by JS O’Brien
Massachusetts state representative Jay Kaufman has introduced a bill in the state legislature to, effectively, ban parents from spanking their children. Naturally, the bill is not expected to pass, or even come close to passing. Hitting children is a deeply cherished cultural norm in the US, and despite the fact that many Western European countries have banned the practice, a 2002 ABC poll shows there is still widespread American support for it.
Studies on both the good and ill effects of spanking conflict. Most of the studies I could locate appear to be done by people or organizations with axes to grind, so the results are suspect. Others had methodological problems, some of them severe. Just defining “spanking,” let alone defining spanking context or being able to measure and track that context, presents issues that may never be fully resolved by a longitudinal study.
On the other hand, studies on the effects of physical abuse of children (child beating and torture, to use words less euphemistic than “abuse”) are pretty clear and do not appear to be in much dispute. Tortured children are much more susceptible than the general population to depression, suicide, being the victim or perpetrator of a violent crime, and incarceration. Of course, the line between mere child-hitting and child torture is not clear. One person’s “spanking” may be another’s “flaying.”
What the child hitters would have us believe is that a little hitting is good for children, but a lot is harmful. This could be true. After all, most drugs can do quite a bit of good in proper dosages, but can be deadly in larger ones. A single glass of red wine may very well be good for you, but guzzling a magnum of Mogen David would be ill advised (not to mention the fact that it would call your taste into question). But while it could be true that hitting children could have some benefits, the debate on the issue always seems to require proving that hitting children is a bad thing. Given the evidence that child torture is a bad thing, one would think that it would be incumbent on the child-hitters to prove that a little of something we know to be harmful in higher doses is, in fact, good for children. Further, since hitting any adult would land one an assault charge, it should be the child-hitter’s responsibility to prove that hitting provides some benefit to children that not-hitting cannot provide.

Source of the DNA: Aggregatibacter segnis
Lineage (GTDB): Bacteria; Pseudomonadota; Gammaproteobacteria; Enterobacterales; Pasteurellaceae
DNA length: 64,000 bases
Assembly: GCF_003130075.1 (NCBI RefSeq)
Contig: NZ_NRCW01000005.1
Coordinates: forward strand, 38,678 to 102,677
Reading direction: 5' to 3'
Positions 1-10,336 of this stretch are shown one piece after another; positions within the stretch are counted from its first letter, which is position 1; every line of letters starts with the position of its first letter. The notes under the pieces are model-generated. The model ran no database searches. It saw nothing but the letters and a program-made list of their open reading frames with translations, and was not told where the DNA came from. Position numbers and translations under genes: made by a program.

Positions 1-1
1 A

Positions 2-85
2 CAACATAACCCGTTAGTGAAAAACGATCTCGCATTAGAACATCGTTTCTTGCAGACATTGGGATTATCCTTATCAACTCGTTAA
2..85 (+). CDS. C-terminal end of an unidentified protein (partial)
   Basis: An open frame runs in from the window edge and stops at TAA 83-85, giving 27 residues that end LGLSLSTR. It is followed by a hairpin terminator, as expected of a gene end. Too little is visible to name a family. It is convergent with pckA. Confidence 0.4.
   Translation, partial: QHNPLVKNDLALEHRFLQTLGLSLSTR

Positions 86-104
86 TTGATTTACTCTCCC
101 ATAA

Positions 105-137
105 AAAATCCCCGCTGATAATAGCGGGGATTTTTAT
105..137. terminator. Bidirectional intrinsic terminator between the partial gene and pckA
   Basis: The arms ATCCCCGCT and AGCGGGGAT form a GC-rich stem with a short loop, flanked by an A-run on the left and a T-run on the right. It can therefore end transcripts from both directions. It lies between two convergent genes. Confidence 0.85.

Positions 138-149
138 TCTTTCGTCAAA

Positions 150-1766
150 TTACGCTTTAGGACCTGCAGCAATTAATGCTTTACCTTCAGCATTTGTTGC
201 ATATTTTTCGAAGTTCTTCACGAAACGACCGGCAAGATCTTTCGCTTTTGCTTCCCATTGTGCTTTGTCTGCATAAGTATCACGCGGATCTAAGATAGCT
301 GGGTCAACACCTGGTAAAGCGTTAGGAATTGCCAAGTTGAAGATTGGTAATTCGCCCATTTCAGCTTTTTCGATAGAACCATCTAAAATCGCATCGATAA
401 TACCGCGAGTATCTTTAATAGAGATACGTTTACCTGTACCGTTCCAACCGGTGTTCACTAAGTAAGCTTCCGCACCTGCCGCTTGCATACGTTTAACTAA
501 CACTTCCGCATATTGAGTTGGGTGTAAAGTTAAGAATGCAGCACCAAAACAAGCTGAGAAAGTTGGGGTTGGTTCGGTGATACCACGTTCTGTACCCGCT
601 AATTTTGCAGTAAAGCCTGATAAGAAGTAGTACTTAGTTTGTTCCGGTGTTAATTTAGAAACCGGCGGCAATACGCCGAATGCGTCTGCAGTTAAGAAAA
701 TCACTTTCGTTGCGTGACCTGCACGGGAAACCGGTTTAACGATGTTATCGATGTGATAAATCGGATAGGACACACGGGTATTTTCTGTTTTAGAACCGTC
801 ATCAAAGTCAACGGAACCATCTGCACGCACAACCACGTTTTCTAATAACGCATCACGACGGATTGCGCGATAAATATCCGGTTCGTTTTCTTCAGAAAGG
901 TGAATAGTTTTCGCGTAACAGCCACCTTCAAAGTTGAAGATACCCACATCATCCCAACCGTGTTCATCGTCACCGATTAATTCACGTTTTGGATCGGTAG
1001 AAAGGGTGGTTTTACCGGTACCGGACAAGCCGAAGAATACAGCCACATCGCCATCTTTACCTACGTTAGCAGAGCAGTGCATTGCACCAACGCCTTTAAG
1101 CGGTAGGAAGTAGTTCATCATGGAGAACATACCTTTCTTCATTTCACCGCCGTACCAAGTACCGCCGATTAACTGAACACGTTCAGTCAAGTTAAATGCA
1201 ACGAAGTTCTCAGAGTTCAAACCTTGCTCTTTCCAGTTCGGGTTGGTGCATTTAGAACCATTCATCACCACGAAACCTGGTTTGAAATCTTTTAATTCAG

With that in mind, here are some of the positive arguments for child-hitting, and my take on them.
Hitting children makes them mind me. OK. I can see that. If someone that much bigger and stronger than I whacked me, I suppose I’d mind him, too. But is there no other way? Must we perpetrate an assault against a child to get him or her to “mind”?
They won’t mind if you don’t hit ’em. Spare the rod and spoil the child. I’m not entirely sure what’s meant by “spoiled,” but let’s take the “mind” issue. My wife is from a family of five children. Their parents were not child-hitters. They have all grown up to be successful, happy, adjusted, generous, caring human beings. None of their children have ever been hit. Those children are either like their parents, or even happier and better adjusted. Most of my children’s friends have never been hit by their parents. As a group, they represent the nicest, most polite, most trustful, and least cowed children I have ever known.
So, clearly, the end result of not-hitting would indicate that it is not necessary to hit to produce wonderful children who grow up to be wonderful adults. And if it’s not necessary, why do something that is illegal if you were to do it to adults?
But I have parental rights. The government has no business taking away my parental rights. Well, presumably, children have rights, too. Parents aren’t allowed, by law, to kill their children these days. This would suggest that parental rights have some limits. The issue is where to place those limits. Considering that hitting adults is illegal, why not place that limit at hitting kids, since there doesn’t seem to be anything we get from hitting kids that we can’t get using other child-rearing techniques.
A non-spanking law would be unenforceable. Would it? Why? I’m not suggesting that we would be able to find and punish all the child-hitters, but when have we ever been able to find and punish all the transgressors of any law. A law such as this one would give society a legal recourse in dealing with the perps we do find, even if it’s only to send them to parenting school.
The fact is, considering that there is an absence of credible evidence supporting the child-hitters but a wealth of evidence condemning the next step up to child-torture, and in light of evidence that it is not necessary to hit children in order to produce successful, happy, caring, healthy adults, there appears to be no justification for child-hitting.
So why does society continue to sanction it?
Categories: American Culture